How the City of Orange Circled Its Towne Square | KCET
How the City of Orange Circled Its Towne Square
Circle or square? There couldn't be a more obvious distinction between geometric shapes, but that hasn't prevented an endless debate over what to call the historic landscaped park at the center of the City of Orange. Casual acquaintances know it as the Orange Circle – a reference to the park's circular shape (it's technically an ellipse) and to the roundabout that surrounds it. Good friends of the park, however, call it Orange Plaza Square – a reference to the rectangular space enclosure created by the surrounding buildings. That's also the name found in official documents, and a usage that's become the marker of a true local.
Whatever its name, the park has been the physical heart of the city since 1871, when William T. Glassell platted the town of Richland (renamed Orange two years later) around a rectangular plot of public land. In its early years, the plaza was little more than an undistinguished open square, 292 feet wide by 330 feet long. The town's two main streets intersected in the dusty void, and at the center water piped in from a local well leaked from a trough. Weeds grew everywhere. A local merchant improved the situation by planting a few dozen pepper trees in the early 1880s, but it wasn't until 1886 that Orange set about beautifying its central plaza.
Using funds raised privately through bake sales, bazaars, and stage productions, residents placed a bronze fountain at the center of the square. Around the fountain went a formal park navigated by two pairs of parallel walks and planted with palms and magnolias. (The original pepper trees were removed with some controversy.) Encircling the entire part was a dusty drive that linked up with the town's two main streets, Chapman and Glassell.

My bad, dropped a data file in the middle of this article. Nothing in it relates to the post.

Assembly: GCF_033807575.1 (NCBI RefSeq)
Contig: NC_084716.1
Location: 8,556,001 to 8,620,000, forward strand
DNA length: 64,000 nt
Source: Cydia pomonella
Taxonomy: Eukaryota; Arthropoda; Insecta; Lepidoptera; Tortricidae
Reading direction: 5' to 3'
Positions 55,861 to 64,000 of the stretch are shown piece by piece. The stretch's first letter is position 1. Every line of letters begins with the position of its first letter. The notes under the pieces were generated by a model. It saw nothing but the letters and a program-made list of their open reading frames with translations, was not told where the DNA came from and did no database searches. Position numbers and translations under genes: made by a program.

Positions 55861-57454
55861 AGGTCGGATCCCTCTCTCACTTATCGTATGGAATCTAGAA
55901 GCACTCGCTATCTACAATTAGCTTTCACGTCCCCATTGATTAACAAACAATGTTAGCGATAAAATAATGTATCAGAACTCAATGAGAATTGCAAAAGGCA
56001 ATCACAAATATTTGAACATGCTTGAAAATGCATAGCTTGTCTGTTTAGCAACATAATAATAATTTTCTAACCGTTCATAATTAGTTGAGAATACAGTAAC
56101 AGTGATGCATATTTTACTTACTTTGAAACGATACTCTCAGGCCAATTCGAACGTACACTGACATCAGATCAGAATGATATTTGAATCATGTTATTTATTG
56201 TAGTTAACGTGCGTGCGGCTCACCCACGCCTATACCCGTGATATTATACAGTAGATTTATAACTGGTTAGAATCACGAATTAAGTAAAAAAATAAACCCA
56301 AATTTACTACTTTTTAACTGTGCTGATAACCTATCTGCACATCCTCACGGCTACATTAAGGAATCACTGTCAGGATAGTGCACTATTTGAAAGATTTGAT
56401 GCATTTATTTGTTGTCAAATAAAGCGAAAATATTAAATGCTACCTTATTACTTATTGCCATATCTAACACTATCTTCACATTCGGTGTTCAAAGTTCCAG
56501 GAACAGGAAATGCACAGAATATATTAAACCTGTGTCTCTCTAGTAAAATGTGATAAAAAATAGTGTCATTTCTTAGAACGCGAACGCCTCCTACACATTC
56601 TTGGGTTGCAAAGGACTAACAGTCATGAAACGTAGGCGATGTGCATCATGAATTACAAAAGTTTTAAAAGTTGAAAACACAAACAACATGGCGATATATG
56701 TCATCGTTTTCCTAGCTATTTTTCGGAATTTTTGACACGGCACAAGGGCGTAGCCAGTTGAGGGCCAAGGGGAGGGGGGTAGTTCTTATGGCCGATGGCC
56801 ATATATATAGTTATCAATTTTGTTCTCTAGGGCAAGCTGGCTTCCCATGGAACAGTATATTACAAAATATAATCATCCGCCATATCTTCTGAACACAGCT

That basic plan survives today, even though the forces of traffic modernization have long threatened the circular park at the square's center. In 1956 the city reduced the number of crosswalks through the traffic circle from four to two. In the late '60s it nearly banned pedestrians from the park altogether. Yet Orange has always resisted calls to replace the slow-moving roundabout with a more conventional intersection. And so the Orange Plaza Square – home to the city's Christmas tree, the center of its annual street fairs, and now the heart of Old Towne Orange – remains a circle.
To learn more about the City of Orange and its historic circular square, see "A Brief History of Orange, California: The Plaza City" (2011, The History Press) by former Orange County Archivist Phil Brigandi. The Orange Public Library Local History Collection is also a treasure trove of historical resources, including photographs – only a small sample of which appear here.
Every Wednesday morning for over 90 years, Angelenos have gathered together in Griffith Park to sing songs, recite a strange poem, meet new friends and breakfast on ham and eggs. Or, as the members of the Los Angeles Breakfast Club would say: MNX.